Sunday, April 24, 2016

The Writing's on the Wall

Handwriting and signatures can give a glimpse into the writer's character and personality. I have always been intrigued by handwriting. I especially love "old writing" and sometimes wish I had a more flourished penmanship. I've especially been thinking about it lately as I review old documents. In days gone by, people took their time and wrote with care for the most part when writing on census registers and other important documents, for example. Not all of it was very legible, however, and sometimes it's very difficult to read. They also had different abbreviations  than we do. It pays to look into the way things were recorded back in the day when typewriters and computers were not even a blip on the horizon. One doesn't have to analyze the writer's personality or characterization when looking at old records, but it is kind of a fun thing to do.

Handwriting analysis is called "graphology." It can determine identity in legal cases, tell a person's mood at the time they wrote a passage, letter, or homework, and give glimpses into their personalities. The way the letters slant, whether they are open or closed, how the Ts are crossed, and how the i is dotted are just a few of the ways to analyze handwriting.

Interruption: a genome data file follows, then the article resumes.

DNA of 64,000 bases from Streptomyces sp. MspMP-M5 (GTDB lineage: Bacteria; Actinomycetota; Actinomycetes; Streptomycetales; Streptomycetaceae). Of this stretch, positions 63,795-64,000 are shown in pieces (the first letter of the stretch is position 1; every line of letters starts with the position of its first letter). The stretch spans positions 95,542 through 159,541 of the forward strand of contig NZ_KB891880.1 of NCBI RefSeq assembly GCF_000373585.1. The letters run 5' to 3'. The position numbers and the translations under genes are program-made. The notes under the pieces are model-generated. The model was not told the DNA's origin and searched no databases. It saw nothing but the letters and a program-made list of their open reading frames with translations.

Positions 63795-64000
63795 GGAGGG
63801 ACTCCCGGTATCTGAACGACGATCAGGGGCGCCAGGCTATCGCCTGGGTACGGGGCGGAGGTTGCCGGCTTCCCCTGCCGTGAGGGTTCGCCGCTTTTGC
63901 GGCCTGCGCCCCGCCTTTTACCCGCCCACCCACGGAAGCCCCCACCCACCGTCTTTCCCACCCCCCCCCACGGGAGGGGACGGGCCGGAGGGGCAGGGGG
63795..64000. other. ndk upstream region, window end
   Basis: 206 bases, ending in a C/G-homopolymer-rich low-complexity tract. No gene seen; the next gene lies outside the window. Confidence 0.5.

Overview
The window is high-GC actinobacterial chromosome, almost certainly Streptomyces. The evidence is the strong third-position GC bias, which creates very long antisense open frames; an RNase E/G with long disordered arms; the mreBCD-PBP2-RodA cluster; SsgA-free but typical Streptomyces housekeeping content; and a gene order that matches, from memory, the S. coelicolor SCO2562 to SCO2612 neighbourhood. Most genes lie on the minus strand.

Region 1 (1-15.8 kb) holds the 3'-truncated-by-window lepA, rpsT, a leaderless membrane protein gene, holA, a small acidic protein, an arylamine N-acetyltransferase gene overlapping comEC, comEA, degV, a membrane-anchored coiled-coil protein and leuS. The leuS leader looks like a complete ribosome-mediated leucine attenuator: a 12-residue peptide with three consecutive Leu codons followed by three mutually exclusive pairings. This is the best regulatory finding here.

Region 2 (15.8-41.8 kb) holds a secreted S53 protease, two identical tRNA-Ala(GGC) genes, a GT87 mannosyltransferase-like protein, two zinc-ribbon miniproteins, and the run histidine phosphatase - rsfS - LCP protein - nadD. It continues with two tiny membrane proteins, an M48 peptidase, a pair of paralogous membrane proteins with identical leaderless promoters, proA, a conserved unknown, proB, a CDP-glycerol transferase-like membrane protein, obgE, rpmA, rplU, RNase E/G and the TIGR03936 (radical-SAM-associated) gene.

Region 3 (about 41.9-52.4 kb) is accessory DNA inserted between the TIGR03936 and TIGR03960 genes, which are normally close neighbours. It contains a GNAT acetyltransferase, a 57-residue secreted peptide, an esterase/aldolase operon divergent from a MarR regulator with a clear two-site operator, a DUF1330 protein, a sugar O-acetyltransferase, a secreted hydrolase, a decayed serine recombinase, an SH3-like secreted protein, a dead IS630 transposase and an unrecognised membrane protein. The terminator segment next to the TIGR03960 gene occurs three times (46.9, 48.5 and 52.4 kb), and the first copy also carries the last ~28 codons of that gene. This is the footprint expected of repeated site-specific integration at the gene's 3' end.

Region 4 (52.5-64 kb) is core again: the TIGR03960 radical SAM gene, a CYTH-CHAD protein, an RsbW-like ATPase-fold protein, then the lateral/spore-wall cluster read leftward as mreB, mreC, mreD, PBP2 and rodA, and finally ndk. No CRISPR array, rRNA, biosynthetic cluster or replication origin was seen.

The word "signature" came from the Latin "signare" which means "to sign."  A signer or signatory is the person who writes the signature. Signatures and regular handwriting can be different and are analyzed differently. For example, a signature can tell you if a person is arrogant or self-important. Are they sociable, introverted or extroverted? Slow and methodical or quick and careless?

I've always admired my Dad's handwriting and especially his signature. It never changed as you can see from the example below where I've put his social security card next to his most recent driver's license, documents that would have been obtained years apart.

My Grandad also had lovely handwriting, as did Grandmother. I see a lot of resemblance in Dad's and Grandad's signatures.

Dad's Signature. It is beautiful handwriting, especially for a man.

Those she didn't sign this card with a signature, it is a good
example of her handwriting, albeit she was a little shaky by this time of her life.

Interesting to note that the SS Admin typed his place of business on the stub
of his SS card. Note the date. If I am correct, that is the year the SS Act was implemented.


Poets don't draw. They unravel their handwriting and then tie it up again, but differently. 

Jean Cocteau





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